1. Baptist Beginnings

History must look at beginnings. To know the origin of a movement or group gives a head start to understanding its present identity and significance. An effort to understand that denomination of Christians called "Baptists" must begin with Baptist history. Who was the first Baptist? When and where was the first Baptist church established? What factors best account for Baptist origins? These sound like simple questions, and one might expect straight-forward answers. The story of Baptist beginnings, however, is surprisingly complex. Additional insights surface as new evidence comes to light. This chapter will recount the historical facts of the origin of Baptists as those facts are presently known.

Overview of Baptist Origins

The modern Baptist denomination originated in England and Holland in the early seventeenth century. Baptists emerged out of intense reform movements, shaped by such radical dissent as Puritanism, Separatism, and possibly Anabaptism. Influenced by the Reformation theology of Ulrich Zwingli and John Calvin, the English Bible, and a deep desire for spiritual reform, some of these Separatists adopted baptism for believers only. They later applied that baptism by total immersion and were nicknamed "Baptists" for that practice.

Two major groups of Baptists emerged in England in the early 1600s. While they shared much in common, they differed in their views of the atonement and church organization. The earlier group was called General Baptists because they believed in a "general" atonement. They believed that the death of Christ has "general" application; that is, anyone who voluntarily believes in Christ can be saved. The General Baptists were less influenced by John Calvin, who taught that only the predestined may be saved, and more influenced by the Dutch theologian, Jacob Arminius, whose theology made room for free will. The General Baptists also, like other Arminians, taught the possibility of "falling from grace," and their church structure allowed only limited congregational autonomy, giving more power to the associations. Two primary founders of General Baptists were John Smyth and Thomas Helwys. The earliest church of this persuasion was formed about 1609.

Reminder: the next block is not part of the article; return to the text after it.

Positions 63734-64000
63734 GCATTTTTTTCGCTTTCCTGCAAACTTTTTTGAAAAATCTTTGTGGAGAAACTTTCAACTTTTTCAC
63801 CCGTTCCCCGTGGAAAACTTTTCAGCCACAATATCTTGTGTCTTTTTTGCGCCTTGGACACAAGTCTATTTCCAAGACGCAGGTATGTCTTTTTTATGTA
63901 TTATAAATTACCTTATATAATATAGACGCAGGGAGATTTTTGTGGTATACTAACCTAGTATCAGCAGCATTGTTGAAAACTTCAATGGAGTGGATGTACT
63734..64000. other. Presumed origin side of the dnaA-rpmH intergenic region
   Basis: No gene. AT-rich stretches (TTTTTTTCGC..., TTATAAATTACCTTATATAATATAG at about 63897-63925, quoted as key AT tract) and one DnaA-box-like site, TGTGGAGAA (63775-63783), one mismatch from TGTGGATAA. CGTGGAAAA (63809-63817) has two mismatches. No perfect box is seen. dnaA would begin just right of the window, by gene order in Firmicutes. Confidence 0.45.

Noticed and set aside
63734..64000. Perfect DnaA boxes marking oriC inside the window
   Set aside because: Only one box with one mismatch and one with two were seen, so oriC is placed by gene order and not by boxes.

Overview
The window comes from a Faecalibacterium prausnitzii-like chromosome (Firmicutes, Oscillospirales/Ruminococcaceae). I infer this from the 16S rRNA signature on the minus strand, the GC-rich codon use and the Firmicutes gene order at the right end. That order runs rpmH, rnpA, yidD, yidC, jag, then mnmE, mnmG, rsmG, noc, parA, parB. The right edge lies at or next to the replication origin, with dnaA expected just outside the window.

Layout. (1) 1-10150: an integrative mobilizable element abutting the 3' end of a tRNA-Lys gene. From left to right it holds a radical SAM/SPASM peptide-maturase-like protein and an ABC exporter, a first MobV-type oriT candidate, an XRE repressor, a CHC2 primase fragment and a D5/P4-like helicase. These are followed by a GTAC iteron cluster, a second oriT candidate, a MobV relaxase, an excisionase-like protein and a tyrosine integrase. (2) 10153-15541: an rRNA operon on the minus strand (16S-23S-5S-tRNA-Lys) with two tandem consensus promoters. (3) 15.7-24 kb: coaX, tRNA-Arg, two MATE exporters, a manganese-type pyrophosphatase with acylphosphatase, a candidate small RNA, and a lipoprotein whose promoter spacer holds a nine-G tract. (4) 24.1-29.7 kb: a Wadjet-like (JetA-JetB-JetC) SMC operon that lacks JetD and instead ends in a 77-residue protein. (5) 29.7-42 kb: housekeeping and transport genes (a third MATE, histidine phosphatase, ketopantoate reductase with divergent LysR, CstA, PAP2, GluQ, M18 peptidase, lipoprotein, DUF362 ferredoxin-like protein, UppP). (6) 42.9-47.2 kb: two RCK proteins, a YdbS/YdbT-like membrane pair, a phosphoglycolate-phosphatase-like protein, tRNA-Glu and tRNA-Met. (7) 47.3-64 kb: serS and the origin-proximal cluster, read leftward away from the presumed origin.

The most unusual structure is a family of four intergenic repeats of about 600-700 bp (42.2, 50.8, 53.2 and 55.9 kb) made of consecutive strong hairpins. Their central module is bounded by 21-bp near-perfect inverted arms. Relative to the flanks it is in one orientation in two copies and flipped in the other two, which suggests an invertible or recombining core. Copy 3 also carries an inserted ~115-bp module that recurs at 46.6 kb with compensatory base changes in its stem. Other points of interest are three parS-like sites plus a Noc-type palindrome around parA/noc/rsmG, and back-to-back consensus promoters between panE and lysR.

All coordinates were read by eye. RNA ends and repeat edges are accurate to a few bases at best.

A later group, known as Particular Baptists, surfaced by the late 1630s, led by such men as Henry Jessey, William Kiffin, and John Spilsbury. Under the influence of Calvinism, they taught a "particular" atonement. They believed that Christ died not for all mankind, but only for "particular" ones, namely the elect. Like Calvin, they believed that God had elected some to salvation, that the elect inevitably would be saved, and that the saved could never become "unelect" or lose their salvation. While originating a generation later than General Baptists, Particular Baptists were destined to become the larger of the two groups. The earliest church of this persuasion dates from 1638 (some say 1633). Their organizational structure gave the local congregation complete churchly power, while associations had only advisory functions.

Both groups flourished in England. By 1650 the General Baptists numbered at least forty-seven churches. They grouped these into associations, issued several confessions of faith, and had the rudiments of a national organization. The Particular Baptists, while fewer, had at least seven churches by 1644. Those churches acted together to issue a confession of faith that year. This First London Confession wielded vast influence upon the future shape of Baptist life and thought. Present-day Baptists can be traced back to these beginnings.

This summary, like one snapshot from a larger album, gives only the briefest view and leaves great gaps. We must now fill in some of those historical gaps, first by looking more closely at religious developments in England at the time Baptists emerged as a separate denomination.